Cow heat stress

36 degrees and it’s getting hotter – avoid heat stress in cows.

The first heat wave may be over but the summer has just begun. For cows, these high temperatures mean massive stress. They can only partly release body heat through their skin, and standing up or panting hardly makes them any cooler. The opposite in fact: Because of its movements the cow chews less cud and eats less. At the same time it loses more saliva and with it the buffer substance that is needed for its rumen. Minerals are also lost because they are excreted through sweat.

One of the first consequences of the heat is degradation of milk components and milk yield as well as an increase in cell numbers (see figure). Mid- to long-term consequences include subclinical acidosis, abomasum, premature death, and missed pregnancies.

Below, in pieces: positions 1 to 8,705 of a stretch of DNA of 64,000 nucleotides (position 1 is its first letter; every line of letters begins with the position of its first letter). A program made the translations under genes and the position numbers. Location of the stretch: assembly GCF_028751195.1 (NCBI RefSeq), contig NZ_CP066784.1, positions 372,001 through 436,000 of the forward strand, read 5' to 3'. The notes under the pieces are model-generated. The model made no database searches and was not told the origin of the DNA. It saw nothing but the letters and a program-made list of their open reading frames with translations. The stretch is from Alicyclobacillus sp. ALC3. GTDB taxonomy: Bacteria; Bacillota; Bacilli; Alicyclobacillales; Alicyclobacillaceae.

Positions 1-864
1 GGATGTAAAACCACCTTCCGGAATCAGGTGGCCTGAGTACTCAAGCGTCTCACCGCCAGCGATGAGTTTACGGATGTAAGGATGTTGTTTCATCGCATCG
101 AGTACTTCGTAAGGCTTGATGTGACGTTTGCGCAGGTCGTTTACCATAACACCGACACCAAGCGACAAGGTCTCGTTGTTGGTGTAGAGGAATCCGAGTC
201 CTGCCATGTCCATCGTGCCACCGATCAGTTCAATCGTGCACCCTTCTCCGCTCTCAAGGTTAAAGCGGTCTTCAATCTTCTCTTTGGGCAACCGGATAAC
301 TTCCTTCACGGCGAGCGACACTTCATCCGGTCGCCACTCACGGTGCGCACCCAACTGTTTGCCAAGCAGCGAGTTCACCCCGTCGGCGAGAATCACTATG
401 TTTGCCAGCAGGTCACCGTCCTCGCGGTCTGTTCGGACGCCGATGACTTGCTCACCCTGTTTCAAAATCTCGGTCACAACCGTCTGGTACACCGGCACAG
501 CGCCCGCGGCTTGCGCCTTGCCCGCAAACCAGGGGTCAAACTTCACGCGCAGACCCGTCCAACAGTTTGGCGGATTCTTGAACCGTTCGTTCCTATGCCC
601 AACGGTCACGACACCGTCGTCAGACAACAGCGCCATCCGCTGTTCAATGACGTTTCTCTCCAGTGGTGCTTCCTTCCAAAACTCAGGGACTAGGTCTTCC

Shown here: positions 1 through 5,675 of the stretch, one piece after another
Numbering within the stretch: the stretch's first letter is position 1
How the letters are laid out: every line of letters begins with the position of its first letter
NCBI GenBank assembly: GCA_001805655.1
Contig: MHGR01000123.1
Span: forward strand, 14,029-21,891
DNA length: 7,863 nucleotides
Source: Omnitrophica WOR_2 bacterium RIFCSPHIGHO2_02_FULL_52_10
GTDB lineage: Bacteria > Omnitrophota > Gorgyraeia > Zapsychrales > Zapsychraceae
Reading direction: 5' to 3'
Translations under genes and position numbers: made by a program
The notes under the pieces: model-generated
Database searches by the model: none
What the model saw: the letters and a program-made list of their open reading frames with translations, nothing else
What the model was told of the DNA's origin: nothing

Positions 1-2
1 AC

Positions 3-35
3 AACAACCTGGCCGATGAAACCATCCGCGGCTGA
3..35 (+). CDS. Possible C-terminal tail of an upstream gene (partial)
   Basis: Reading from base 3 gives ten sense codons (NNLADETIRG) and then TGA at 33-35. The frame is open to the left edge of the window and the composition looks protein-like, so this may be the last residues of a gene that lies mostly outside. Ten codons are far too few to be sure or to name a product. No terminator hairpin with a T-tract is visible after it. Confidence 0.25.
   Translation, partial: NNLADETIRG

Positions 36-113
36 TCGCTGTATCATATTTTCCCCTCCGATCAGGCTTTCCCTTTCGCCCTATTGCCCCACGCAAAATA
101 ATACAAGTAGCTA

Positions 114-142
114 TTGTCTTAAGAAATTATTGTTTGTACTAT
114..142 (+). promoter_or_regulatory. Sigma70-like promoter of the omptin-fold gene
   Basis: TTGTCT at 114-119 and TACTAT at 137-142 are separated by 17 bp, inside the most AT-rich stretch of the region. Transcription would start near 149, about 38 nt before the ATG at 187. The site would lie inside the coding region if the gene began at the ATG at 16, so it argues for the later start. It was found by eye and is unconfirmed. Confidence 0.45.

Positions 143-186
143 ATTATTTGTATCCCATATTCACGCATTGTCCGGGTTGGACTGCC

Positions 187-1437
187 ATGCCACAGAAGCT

In order to prevent heat stress we recommend following the tips listed below.

Cow heat stress
Milk Statistics

Some tips:

  • Place the thermometer and the hygrometer where the cows spend time
  • Test that the fans are working properly and turn them on beforehand
  • Move the cows as early in the morning or as late in the evening as possible
  • Avoid unnecessary agitation
  • Ensure a water supply: enough clean water with sufficient flow rate (>30 l/min for a trough)
  • Feed more often than usual, possibly several times a day
  • Increase the energy content of the feed
  • Ensure stability of the feed